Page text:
In which I review “Why Does the World Exist: An Existential Detective Story” using upgoer5

This is the book I’m talking about. And this explains the words I’m using (and not using). Why am I doing this? Because this is my writing place!

Why is the world here? Why is there something instead of nothing? We’ve talked about this before. In this book, a man goes around talking to men (they are all men) who have thought a lot about this question. They all have different ideas.

Some people believe that God made everything. But then who made God? Where did God come from? Is God just “there”? Where is “there”? And why is God the way He is and not some other way?

Some people think that something just pops out of nothing. But if this is possible, why is it possible? Why is the way things are exactly this way and not some other way?

Some people believe there are many, many worlds — many “everythings” — and each one may have a different way that things are. Maybe everything that could be, is. But why? Why isn’t there just nothing, which is the most simple way for things to be?

Some people think this has something to do with us, and the way we can think. Maybe there is something instead of nothing just so we can be here. Some other people think this idea is really stupid.

The man writes about what these people look like and where they live. He eats with many of them and he talks about what they eat. Most of them know each other; none of them agree with each other.

In the book, he also talks about his dog dying and then his mother dying. This makes him sad and it made me sad, but I’m not sure what this has to do with why there is something instead of nothing.

In the end, I don’t think he knows the answer to this question. And we don’t, either. Probably we will never know. Should that make us sad?

Is the paranormal “unconstrained whimsicality”?

Apropos of my discussion of the paranormal and Marlborough Street, here (via Jerry Coyne) is an excerpt from an article by the Oxford chemist Peter Atkins:

One aspect of the paranormal versus real science should not go unremarked. As in other forms of obscurantist pursuit, such as religion, it is so easy to make time-wasting speculations. The paranormal is effectively unconstrained whimsicality. Original suggestions in real science emerge only after detailed study and the lengthy and often subtle process of testing whether current concepts are adequate. Only if all this hard work fails is a scientist justified in edging forward human understanding with a novel and possibly revolutionary idea. Real science is desperately hard work; the paranormal is almost entirely the fruit of armchair fantasizing. Real science is a regal application of the full power of human intellect; the paranormal is a prostitution of the brain. Worst of all, it wastes time and distorts the public’s vision of the scientific endeavour.

(Neither Coyne nor Atkins takes any prisoners.)

This seems perfectly true to me. And this is an aid in writing fiction that involves the paranormal: you get to make up the rules, and no one gets to tell you That’s really not how it works. You are the one doing the “armchair fantasizing”; you’re not advancing human understanding, but you may entertain a few people. The hero in Marlborough Street can find missing persons and occasionally dip into someone else’s mind; the heroine of Summit with great mental effort can force a person to change the way he thinks and acts. The only limitation is the limitation of all fiction: internal consistency.  It’s your fictional universe, but once you’ve set up its rules, you have to live by them.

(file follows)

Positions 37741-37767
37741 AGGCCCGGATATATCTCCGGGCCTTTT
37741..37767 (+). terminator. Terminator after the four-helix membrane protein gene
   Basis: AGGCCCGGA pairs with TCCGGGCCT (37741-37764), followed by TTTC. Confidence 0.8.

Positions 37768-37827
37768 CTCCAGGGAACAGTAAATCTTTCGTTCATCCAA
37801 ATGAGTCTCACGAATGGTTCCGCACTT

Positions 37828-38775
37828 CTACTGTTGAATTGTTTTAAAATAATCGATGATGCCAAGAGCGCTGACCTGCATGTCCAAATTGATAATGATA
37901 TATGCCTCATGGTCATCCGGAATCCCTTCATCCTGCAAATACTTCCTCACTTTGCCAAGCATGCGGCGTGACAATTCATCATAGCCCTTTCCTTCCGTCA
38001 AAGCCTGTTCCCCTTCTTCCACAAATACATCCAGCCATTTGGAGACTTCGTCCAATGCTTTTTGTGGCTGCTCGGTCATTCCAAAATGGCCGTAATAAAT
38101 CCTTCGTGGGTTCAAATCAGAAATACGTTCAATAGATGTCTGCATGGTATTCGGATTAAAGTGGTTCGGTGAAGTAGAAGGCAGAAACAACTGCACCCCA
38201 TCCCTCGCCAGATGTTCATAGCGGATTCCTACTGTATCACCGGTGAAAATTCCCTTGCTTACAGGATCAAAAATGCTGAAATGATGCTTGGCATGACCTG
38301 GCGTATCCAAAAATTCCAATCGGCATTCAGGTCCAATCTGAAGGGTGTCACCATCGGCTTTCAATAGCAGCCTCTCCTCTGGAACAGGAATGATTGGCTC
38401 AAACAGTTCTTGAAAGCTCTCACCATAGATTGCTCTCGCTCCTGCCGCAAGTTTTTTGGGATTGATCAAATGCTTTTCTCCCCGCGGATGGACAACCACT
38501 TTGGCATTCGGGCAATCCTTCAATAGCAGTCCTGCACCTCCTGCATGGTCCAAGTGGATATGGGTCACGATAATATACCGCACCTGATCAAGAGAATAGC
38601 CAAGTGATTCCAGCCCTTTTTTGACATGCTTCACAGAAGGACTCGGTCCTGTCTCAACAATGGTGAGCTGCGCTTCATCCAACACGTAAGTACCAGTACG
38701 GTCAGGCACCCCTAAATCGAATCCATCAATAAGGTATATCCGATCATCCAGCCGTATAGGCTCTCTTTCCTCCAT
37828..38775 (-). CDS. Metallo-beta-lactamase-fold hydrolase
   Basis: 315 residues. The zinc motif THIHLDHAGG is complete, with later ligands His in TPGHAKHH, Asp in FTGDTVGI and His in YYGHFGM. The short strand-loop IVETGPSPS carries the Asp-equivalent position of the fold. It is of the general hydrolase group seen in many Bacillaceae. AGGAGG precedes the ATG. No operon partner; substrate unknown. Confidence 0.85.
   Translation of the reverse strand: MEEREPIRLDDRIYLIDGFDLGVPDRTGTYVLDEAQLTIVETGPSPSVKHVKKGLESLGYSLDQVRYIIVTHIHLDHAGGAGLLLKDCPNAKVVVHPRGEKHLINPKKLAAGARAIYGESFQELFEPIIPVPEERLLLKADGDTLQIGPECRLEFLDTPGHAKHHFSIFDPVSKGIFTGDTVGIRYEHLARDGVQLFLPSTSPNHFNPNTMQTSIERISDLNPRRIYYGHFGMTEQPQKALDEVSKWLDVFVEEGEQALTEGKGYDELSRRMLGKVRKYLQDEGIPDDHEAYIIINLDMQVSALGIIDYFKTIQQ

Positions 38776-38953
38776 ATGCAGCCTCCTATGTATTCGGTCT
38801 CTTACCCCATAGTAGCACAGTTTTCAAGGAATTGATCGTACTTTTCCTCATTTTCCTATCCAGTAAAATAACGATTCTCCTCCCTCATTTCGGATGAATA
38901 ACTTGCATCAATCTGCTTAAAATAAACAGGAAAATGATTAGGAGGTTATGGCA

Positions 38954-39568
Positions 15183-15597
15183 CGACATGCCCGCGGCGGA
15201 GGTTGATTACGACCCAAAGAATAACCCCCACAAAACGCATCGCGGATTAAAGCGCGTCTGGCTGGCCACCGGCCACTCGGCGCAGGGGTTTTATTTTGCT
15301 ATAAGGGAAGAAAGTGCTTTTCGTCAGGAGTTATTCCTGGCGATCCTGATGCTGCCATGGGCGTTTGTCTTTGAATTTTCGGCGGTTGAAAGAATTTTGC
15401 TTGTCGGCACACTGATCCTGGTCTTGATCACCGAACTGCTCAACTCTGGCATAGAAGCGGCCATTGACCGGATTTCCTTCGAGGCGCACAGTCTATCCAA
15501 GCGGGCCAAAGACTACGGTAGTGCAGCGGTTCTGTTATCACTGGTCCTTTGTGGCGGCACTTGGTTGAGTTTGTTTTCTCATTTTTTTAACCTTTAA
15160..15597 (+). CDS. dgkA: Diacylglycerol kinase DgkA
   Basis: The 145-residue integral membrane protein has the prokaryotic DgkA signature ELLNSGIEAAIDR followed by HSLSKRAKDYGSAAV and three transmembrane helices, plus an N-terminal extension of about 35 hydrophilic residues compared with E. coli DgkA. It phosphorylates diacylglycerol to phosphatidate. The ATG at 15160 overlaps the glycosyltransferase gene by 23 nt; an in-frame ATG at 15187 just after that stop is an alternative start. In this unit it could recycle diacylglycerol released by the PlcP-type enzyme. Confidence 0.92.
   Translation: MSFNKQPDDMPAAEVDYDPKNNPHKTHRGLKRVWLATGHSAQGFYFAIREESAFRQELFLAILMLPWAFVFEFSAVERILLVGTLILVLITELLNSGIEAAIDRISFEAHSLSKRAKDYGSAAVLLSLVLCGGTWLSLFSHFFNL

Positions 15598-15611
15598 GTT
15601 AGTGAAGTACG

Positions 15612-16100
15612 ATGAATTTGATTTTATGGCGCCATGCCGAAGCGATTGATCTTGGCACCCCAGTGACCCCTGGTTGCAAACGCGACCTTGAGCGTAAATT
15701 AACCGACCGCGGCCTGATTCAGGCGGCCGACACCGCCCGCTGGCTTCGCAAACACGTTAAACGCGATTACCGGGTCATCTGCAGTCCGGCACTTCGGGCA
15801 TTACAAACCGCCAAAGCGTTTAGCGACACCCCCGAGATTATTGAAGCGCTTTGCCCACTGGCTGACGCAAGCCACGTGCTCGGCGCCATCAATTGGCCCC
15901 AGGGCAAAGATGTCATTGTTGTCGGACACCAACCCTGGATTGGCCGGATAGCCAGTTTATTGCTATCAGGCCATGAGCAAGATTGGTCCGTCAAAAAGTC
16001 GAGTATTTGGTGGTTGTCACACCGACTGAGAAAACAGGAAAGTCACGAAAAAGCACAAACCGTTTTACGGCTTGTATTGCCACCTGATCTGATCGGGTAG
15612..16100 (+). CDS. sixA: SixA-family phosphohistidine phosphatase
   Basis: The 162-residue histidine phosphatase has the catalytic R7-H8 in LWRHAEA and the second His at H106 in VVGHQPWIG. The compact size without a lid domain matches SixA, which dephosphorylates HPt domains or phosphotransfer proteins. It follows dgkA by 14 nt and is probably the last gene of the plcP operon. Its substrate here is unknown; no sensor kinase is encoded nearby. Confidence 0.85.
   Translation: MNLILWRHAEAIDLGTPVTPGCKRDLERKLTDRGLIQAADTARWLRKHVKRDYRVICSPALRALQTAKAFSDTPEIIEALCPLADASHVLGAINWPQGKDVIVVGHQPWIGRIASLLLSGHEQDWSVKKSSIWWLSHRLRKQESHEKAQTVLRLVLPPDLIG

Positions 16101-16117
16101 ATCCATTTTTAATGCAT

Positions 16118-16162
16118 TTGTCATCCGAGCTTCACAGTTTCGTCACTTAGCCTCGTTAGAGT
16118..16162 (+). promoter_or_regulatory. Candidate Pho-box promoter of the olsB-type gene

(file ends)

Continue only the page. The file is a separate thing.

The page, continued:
Finding Kenneth Miller’s God

As I have in the past, I’m teaching Sunday School for the combined Unitarian churches in my little town.  (Unitarians are presumably the only folks who would let me teach Sunday School, and I know they are the only ones I’d teach Sunday School for.)  We’re doing a “Coming of Age” curriculum for eighth and ninth graders, and the other day we had a little discussion of evolution with the kids.  I was a bit taken aback when I discovered that two of my fellow teachers had a lot of sympathy for intelligent design.

These folks are religious in the way Unitarians are religious–they are comfortable recognizing a spiritual dimension to life, but they aren’t comfortable with religious dogma.  They seemed to have an instinctive dislike for evolution because it didn’t have a spiritual dimension; they liked the idea that evolution couldn’t explain everything, and that some parts of life required God (or a spiritual force, or something beyond blind chance).

I thought of them as I read Kenneth Miller’s Finding Darwin’s God.  Miller is a biology professor at Brown and a committed supporter of evolution who has testified in trials against ID and creationism.  He’s also a devout Catholic. In Finding Darwin’s God, he makes the case that a belief in evolution can be completely reconciled with belief in a personal God who actively intervenes in His creation.

Miller is an appealing writer, and he certainly seems like an appealing person.   On the other hand, I don’t think I was the target audience for his book.  He begins by making the case for evolution, which I didn’t have to have made for me.  Then he made the case against creationism and intelligent design.  Don’t need to be convinced about that, either.  So I skimmed quite a bit through those chapters.  Finally at around page 200 he gets to the part where he reconciles God with evolution.  His case is that atheist scientists oversell materialism and determinism, and that in fact, quantum-induced uncertainty means that there is no determinism:

The natural history of evolution is unrepeatable because the nature of matter is unpredictable in the first place.  Wind that tape back, and it will surely come out differently next time around, not just for the Burgess shale, but for every important event in the evolutionary history of life.